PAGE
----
Absolute Moral Authority

Because plain old moral authority just wasn’t good enough — a mesablue production

9/11

Posted by Wickedpinto on September 11, 2010

I have a Memory.

Too much of it is about my own recognition so I won’t share it, I have done so 9 times before in other places.

September 11th is about ALL of us, and OUR stories matter, but we have those stories because we are Americans, because we would never burn a flag, and because we would never blame ourselves for the acts of those days.

A horrible day for those who died, and a horibble day for those who defend America.

For some reason, Calling out those who hate America and oppose America that day are considered “Un-American” because I think those who are. . .well UNAMERICAN should be hung.

My Blood was in that fight, and it was a fight.

On 9’11 I SHOULD have protected those almost 3K people, I SHOULD have been there, That is who I am, It is one of the things that makes find value.

To Crap on it?  Well, I have words for you, if ever I find myself into value again.

Those who mock people like me, who understand the defined target, BY THEIR OWN WORDS! I say this.

You aren’t americans, You are targets.  Rhetorical for the liars who use ammendments to define yourselves, and noones for those of you who call us unamerican, and for those of you in foreign nations?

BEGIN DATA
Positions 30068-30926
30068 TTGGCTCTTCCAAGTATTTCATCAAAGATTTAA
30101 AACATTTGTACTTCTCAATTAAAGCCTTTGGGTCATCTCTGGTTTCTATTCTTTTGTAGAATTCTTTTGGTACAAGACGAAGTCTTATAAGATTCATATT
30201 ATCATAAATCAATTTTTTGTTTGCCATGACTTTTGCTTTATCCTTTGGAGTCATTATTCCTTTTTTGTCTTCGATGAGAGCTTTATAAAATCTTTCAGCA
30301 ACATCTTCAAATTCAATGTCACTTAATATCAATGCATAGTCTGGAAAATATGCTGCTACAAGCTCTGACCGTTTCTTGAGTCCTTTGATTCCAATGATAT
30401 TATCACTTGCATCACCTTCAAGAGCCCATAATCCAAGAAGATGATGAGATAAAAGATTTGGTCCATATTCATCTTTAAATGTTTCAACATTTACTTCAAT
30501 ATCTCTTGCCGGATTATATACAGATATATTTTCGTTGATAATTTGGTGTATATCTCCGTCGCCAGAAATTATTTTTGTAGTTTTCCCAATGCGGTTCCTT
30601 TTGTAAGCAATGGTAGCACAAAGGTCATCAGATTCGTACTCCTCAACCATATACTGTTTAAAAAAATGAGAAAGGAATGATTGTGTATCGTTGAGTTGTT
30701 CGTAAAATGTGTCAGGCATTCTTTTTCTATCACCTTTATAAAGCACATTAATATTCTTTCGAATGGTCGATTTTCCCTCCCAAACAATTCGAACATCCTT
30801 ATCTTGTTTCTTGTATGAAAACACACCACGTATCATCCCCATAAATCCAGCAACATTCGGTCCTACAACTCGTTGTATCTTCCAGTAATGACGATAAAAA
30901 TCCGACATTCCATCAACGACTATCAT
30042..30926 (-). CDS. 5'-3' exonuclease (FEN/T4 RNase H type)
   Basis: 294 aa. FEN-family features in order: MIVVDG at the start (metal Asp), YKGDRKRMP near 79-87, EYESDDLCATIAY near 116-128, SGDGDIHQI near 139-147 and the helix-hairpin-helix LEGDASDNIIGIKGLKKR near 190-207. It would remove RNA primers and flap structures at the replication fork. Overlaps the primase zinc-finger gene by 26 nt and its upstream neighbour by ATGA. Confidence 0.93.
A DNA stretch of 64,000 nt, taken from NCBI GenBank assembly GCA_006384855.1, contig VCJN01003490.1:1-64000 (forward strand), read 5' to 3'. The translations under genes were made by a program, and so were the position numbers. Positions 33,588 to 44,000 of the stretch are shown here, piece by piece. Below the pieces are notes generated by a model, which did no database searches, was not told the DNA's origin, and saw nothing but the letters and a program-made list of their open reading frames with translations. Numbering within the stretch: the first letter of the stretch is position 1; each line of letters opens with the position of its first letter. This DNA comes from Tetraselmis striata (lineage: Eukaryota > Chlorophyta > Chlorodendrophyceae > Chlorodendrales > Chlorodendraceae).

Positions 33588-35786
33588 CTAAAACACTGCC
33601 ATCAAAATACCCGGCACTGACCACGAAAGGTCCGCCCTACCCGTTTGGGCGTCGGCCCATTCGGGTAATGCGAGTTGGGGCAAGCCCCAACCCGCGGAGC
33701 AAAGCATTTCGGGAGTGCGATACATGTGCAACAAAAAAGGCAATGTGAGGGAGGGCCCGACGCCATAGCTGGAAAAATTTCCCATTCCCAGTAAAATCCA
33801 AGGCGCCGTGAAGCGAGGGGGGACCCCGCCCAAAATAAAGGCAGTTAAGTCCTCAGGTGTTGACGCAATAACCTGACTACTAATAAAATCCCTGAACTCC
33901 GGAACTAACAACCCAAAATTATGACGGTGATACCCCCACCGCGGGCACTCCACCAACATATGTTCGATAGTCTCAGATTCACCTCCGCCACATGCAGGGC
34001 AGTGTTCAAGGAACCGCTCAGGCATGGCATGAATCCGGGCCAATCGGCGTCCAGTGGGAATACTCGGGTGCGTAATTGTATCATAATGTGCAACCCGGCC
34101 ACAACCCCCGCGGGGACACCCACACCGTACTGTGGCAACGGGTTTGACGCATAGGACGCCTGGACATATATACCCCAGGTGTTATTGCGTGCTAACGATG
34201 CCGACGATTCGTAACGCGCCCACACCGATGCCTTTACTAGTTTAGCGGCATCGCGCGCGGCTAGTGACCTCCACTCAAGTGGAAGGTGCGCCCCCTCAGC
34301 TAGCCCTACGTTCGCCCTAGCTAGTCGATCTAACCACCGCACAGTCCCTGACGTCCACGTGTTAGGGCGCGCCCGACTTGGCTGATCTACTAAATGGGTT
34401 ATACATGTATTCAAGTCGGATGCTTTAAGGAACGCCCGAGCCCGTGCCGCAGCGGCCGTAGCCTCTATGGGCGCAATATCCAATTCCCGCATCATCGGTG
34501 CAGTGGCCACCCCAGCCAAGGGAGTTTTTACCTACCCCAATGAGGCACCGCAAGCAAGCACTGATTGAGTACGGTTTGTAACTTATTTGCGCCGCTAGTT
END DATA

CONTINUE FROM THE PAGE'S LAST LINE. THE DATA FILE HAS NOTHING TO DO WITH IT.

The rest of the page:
You are called, TARGETS!

Almost three thousand innocents died this day, thanks to your action, You and your ideology.

I would think NOTHING of cutting you down.

[ed: just to make sure, I would cut you down, RIGHT NOW!]

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2 Responses to “9/11”

  1. I was dating a girl who’s brother was a probie fire fighter from Staten Island.

    He was supposed to graduate a week or so later.

    The outer borough units that responded ended up running up the towers when communications broke down.

    He died in the collapse.

    I went to New York to be with her. We went to too many funerals where there was a brand new helmet on the coffin — not found.

    Went on for weeks.

    I walked with her to ground zero the next week for the first time since it happened and she’d been evacuated from lower Manhattan by a shipping tug.

    The smell of burnt everything was still in the air — plastic, electrical wires, building materials, whatever. The site was still very hot.

    We walked up to where the fences were where people were posting pictures of those that they hadn’t found yet. Too much.

    The people of New York were amazing the two weeks that I spent there after 9/11. I had always enjoyed New York, but this was so completely different. You could feel the concern.

    I took her back on the Staten Island ferry as it got dark (before they put up the twin beams) and wished that I could do more.

    There are many young men and women who have done so since then — you are my heroes.

    God Bless.

  2. I wasn’t there Mesa, but I was “oh woe’s’ian is me’sian.”

    I don’t think anyone who DID wear the uniform, and then traded it out for walking around in business casual, and THEN didn’t have a, “Why wasn’t I there” moment. Intellectually I KNOW I couldn’t have done anything, but there was something that made me wonder why I wasn’t still in uniform, what selfishness took me away, and what I could have done to keep it from happening.

    There was nothing I could have done, I know, but there is also nothing I can do to keep from thinking that I could have done something If I had stayed.

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